Saturday, December 17, 2011

La Rosa Negra (The Black Rose) / Rebeca Monzo

La Rosa Negra (The Black Rose) / Rebeca Monzo
Rebeca Monzo, Translator: BW

It isn't a title of a movie or a novel. It is a
bar/restaurant/cafeteria, recently opened in the Nuevo Vedado neighborhood.

They opened hardly 15 days ago and all day it is completely full. The
hook? Their prices and the quality of their offerings. With this new
example of private initiative, it is demonstrated that, when the
businesses have owners and they have an open mind, things work. Those
young investors began working some months ago, to convert an immense
parking lot, with the enthusiasm that gives them a feeling of being part
of something, and they were transforming something little by little into
a pleasant business, with great intentions, but comfortable, with good
taste, good cooking and magnificent offerings.

Given that this is a neighborhood that is characterized by its large
number of private home rentals, from 8 in the morning they start
offering exquisite breakfasts, at modest prices, if they compare with
the competition, and moreover, if you take into account that businesses
where one can get supplies at wholesale prices still don't exist in our
country. New entrepreneurs are forced to acquire supplies in stores and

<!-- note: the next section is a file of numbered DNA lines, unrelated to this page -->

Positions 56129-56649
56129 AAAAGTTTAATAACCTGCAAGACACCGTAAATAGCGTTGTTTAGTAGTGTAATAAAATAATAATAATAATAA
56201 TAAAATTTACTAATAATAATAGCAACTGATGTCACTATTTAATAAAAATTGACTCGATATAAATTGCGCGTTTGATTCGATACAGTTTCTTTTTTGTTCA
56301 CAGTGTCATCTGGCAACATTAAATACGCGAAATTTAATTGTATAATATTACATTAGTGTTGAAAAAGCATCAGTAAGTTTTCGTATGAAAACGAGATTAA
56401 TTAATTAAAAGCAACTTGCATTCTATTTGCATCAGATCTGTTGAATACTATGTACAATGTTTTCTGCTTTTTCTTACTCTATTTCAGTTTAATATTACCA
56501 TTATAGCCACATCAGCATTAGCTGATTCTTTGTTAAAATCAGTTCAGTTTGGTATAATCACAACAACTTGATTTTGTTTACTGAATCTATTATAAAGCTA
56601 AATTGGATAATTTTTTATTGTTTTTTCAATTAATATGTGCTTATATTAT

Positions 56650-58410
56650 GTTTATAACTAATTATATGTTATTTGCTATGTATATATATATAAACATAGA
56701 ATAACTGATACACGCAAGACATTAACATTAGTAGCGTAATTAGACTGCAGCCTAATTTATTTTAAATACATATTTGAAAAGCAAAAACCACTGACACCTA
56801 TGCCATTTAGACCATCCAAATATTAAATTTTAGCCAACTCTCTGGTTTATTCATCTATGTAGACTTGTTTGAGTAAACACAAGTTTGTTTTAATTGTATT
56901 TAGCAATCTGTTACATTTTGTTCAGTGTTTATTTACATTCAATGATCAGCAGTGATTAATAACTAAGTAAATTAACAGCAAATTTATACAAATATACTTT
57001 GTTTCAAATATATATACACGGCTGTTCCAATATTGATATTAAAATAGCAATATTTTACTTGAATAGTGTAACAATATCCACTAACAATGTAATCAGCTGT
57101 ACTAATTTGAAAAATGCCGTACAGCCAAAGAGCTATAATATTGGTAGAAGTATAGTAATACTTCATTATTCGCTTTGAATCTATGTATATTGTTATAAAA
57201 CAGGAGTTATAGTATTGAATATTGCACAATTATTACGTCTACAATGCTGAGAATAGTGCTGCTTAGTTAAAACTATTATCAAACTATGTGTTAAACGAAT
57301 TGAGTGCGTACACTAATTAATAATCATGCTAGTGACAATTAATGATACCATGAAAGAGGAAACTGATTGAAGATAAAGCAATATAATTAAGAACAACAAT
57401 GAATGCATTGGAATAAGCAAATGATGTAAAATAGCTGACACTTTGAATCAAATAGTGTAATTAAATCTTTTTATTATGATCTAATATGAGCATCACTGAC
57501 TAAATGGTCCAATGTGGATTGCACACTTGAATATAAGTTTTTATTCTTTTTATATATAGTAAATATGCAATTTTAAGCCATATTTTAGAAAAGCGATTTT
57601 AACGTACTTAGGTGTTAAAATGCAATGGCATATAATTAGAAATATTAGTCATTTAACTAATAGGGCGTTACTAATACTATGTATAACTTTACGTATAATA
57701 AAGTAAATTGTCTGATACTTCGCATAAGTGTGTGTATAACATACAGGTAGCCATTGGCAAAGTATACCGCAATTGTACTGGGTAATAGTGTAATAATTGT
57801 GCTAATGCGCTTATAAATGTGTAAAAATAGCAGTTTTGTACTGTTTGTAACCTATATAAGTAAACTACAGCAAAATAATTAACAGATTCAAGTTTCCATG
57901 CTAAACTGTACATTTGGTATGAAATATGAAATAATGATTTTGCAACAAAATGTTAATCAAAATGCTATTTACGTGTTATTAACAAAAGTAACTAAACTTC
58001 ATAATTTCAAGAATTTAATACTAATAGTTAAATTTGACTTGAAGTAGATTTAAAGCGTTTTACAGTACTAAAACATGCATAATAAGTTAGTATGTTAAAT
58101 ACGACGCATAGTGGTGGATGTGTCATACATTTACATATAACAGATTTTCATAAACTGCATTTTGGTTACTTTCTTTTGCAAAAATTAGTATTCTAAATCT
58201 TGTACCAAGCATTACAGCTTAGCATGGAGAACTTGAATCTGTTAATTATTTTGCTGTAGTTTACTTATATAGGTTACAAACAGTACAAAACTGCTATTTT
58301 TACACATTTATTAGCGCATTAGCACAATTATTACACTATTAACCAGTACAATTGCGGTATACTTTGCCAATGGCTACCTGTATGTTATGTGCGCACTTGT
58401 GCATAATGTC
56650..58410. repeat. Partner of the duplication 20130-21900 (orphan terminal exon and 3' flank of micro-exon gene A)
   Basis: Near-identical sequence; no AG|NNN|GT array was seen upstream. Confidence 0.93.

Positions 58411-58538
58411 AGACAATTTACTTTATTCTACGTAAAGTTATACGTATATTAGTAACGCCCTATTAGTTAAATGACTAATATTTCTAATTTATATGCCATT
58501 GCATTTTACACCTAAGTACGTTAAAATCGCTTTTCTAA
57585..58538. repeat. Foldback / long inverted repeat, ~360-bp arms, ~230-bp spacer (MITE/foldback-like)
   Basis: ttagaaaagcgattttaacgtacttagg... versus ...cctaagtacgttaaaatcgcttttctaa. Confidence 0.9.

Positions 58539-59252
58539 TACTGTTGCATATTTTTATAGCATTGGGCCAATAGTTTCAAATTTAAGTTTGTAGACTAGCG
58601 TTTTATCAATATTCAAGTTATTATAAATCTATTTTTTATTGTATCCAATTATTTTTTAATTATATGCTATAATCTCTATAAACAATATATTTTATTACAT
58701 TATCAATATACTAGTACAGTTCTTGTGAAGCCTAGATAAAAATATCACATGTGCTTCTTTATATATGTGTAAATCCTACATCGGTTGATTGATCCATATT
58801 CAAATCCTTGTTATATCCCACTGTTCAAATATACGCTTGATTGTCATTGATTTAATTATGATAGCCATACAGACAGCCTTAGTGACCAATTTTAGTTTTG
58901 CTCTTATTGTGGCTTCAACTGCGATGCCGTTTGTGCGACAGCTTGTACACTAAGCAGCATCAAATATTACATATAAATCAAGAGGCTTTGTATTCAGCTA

farmers markets, where the rest of the population buys, something that
keeps them from lowering their prices even more.

The success of this new establishment has obligated the competitors to
improve their offerings and lower their prices a little, but even so,
they maintain the leadership in this type of business. Other restaurants
exist in the neighborhood, but more luxurious with an international menu
of high-class cooking, whose prices are too high for the meager
pocketbooks of Cubans. That is why those are frequented mostly by

Up until now, La Rosa Negra is the only place where they offer various
types of coffee at 15 cents CUC* per cup. The most expensive dishes,
which are the shrimp and filet of veal, cost less than 5 CUC. The
drinks are prepared individually, a difference from the state
establishments, according the clients request and almost all cost only
95 cents CUC, including the famous piña colada. Here the price of a
tasty dish of "Ropa Vieja" (a Cuban dish of shredded beef over tortillas
over rice) with two sides to choose from is 3.95 CUC, and it tastes like
what our grandmothers made.

Those young people are demonstrating what the initiative and drive of
the citizen — crushed and hibernated for more than a half century — can
accomplish; demonstrating now in a new awakening, that if it isn't all
as free as one would desire, at least they're trying; that the only
thing that truly functions is the law of supply and demand, also
creating new jobs, to give the possibility to others to show their
qualities and aptitudes, getting a better paid employment.

And, dear readers, let it be clearly understood, they didn't give me a
commission for this. It is just that these new winds of private
initiative give me satisfaction and pride.

*Translator's note: Cuba has two currencies. The CUC, or Cuban
Convertible Peso (which is NOT convertible on the world currency
market), which is worth roughly one U.S. dollar, and the Cuban Peso, or
"National Money" which is worth about 4-5 cents U.S. Salaries (rarely
exceeding $20 U.S. a month) are paid in the latter, while many goods are
only available in hard currency stores for the former.

Translated by: BW

December 13 2011

No comments:

Post a Comment